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Crystal structure and organic solid state reactions
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Journal of Material Sciences & Engineering

ISSN: 2169-0022

Open Access

Crystal structure and organic solid state reactions


International Conference on Applied Crystallography

October 17-19, 2016 Houston, USA

Gerd Kaupp

University of Oldenburg, Germany

Keynote: J Material Sci Eng

Abstract :

Crystal structures of organic solid-state reactions are decisive for their occurrence and selectivity. While, Schmidtâ??s topochemistry concentrates on a distance limit between reacting centers by denying molecular migrations within the crystal, too many positive and negative failures pose unsurmountable problems for predictions. Conversely, AFM, SNOM, GID, and nano-scratching indicate anisotropic molecular migrations, enforced by the internal pressure upon chemical change by reaction that requires release. This holds for intra- and inter-crystalline and for gas-solid reactions also with formerly "too large" distances, explains non-reactivities at very small distances, and inter-crystalline reactions. Crystallographic possibilities are required for molecular migrations within slip-planes and channels, or to sufficiently widen the crystallographic voids. Such migrations are anisotropic and they are face-specific. Slip-planes or channels end on the reactive crystal faces, not on the unreactive ones. For intra-crystalline reactions, molecules move out and for inter-crystalline ones reactants also move in. Solid-state reactions profits from the bargain of favorable crystallinity with respect to the same melt reactions (the latter require up to about 100K higher temperature and are less selective). This opposes undue beliefs that solid-state reactions needs to be molten, or claims that these should require "help by some solvent". Such widely proposed beliefs restrict to reactions that proceed around room temperature as liquid-state reactions, mostly loosing completeness and/or specificity. In the case of non-reactive polymorphs one may try to generate and use different modifications. The pseudo-problems of topochemistry are easily removed by applying the full structural content. New applications for molecular and polymer (including large-scale) chemistry ensue.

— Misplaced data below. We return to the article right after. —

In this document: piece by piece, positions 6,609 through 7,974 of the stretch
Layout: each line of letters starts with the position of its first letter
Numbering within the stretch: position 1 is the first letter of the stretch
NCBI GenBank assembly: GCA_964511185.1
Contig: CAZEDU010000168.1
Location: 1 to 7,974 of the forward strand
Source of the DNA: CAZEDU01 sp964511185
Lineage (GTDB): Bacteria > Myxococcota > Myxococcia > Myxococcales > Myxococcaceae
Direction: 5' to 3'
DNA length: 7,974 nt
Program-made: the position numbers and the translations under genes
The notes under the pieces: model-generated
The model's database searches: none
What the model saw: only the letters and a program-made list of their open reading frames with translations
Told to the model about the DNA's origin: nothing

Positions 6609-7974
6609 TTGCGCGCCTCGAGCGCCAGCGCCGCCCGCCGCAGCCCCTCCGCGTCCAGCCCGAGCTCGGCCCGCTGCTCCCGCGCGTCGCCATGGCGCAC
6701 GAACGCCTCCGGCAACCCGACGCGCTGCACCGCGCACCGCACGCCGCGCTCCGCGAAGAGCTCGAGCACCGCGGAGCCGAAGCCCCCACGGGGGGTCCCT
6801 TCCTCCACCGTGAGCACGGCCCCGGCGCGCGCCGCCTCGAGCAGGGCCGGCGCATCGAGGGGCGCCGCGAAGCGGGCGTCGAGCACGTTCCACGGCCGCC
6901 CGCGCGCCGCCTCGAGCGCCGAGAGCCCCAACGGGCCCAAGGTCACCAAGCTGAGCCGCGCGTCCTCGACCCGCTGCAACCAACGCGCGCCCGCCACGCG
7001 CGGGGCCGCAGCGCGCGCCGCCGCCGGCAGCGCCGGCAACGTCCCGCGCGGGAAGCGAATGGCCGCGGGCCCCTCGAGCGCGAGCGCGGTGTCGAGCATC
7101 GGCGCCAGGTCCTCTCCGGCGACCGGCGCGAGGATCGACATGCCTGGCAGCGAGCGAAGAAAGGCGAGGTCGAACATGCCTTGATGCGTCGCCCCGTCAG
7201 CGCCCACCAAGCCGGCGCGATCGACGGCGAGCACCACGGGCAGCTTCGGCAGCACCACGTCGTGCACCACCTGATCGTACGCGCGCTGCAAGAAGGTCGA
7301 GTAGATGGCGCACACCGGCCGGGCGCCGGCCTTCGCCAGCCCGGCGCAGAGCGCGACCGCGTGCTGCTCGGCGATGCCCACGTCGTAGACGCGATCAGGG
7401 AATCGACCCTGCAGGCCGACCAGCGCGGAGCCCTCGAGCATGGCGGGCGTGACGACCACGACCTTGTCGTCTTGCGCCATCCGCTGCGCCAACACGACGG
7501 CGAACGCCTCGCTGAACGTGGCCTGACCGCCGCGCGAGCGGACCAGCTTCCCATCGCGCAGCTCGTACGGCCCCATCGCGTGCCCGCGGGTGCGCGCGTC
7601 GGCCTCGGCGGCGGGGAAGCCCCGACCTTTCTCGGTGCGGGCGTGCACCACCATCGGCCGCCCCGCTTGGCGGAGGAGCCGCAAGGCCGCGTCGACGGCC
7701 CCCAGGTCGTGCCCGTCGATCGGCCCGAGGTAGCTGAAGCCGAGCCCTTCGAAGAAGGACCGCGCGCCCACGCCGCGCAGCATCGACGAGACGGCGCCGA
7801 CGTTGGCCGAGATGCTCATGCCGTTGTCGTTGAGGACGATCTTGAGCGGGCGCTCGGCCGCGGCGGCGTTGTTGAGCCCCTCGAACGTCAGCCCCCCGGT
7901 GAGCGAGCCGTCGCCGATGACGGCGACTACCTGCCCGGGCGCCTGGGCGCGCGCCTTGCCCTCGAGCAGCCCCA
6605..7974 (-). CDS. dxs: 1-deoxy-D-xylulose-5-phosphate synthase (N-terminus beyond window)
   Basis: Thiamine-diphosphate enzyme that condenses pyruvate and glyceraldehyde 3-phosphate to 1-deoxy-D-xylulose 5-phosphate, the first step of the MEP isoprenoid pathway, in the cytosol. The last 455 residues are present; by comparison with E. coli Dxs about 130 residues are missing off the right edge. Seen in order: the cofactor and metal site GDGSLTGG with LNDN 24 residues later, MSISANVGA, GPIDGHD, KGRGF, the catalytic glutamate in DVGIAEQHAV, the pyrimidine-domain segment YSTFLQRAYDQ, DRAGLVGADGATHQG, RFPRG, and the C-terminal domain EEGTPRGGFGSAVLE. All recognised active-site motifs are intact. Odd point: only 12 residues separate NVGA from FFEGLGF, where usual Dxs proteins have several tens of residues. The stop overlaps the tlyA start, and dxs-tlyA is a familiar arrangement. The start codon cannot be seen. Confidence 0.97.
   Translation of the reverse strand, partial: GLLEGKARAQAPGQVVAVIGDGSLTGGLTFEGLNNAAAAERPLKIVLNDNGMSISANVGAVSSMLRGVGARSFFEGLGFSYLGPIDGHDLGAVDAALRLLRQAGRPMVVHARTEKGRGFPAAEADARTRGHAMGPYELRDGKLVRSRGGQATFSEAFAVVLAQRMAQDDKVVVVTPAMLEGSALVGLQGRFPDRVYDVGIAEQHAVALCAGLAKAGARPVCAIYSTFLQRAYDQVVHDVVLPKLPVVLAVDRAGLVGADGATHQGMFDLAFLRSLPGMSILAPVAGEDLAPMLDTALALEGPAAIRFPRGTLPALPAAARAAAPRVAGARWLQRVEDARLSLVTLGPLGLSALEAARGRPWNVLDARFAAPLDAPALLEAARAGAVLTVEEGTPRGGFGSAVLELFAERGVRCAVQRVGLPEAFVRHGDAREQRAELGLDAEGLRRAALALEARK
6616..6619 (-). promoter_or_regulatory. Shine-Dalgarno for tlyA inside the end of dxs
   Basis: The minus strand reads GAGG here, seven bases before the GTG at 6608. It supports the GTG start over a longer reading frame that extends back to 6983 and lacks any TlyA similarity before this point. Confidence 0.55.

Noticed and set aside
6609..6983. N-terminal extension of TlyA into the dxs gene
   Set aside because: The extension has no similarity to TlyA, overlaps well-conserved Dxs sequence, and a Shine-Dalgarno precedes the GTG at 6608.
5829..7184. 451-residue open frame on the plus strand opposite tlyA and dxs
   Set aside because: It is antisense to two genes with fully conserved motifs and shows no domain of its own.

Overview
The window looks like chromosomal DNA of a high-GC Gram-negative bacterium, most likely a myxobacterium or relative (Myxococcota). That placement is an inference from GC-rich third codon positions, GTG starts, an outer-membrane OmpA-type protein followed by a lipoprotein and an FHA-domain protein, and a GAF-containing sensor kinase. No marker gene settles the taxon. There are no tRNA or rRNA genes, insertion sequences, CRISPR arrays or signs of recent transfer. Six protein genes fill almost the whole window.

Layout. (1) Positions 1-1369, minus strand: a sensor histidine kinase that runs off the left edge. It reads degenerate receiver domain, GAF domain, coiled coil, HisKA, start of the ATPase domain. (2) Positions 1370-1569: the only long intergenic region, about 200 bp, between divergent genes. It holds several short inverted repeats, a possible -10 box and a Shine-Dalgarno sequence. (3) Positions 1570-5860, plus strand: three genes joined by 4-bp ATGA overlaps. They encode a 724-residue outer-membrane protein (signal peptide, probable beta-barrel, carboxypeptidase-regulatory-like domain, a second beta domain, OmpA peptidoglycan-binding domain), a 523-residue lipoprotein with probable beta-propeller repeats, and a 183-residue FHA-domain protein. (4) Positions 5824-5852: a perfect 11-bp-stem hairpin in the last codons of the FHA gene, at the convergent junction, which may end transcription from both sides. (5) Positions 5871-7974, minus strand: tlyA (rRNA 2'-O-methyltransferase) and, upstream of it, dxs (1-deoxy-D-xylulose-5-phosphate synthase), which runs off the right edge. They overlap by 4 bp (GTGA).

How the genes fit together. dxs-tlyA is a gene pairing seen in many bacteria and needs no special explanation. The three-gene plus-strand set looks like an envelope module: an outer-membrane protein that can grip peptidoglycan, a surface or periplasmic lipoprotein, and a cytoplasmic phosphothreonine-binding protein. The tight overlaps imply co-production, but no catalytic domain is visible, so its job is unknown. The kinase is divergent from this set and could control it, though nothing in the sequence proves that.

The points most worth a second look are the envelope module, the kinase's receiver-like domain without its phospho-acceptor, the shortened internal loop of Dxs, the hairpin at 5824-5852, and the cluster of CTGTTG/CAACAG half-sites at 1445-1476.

Biography :

Gerd Kaupp has completed his PhD from Würzburg University and Post-doctoral studies from Iowa State, Lausanne and Freiburg University. He was a Full Professor till 2005 in Oldenburg, Germany, and now he privately continues his research on Solid State Reactions, AFM on rough surfaces (since 1988), the as yet better resolving sub-diffraction limit microscopy also for non-fluorescing materials, even rough ones, of all types (resolution <10 nm, since 1995), and nano-indentations (since 2000). He has published more than 300 papers in renowned journals and has been serving as an Editorial Board Member of several scientific journals.

Email: gerd.kaupp@uni-oldenburg.de

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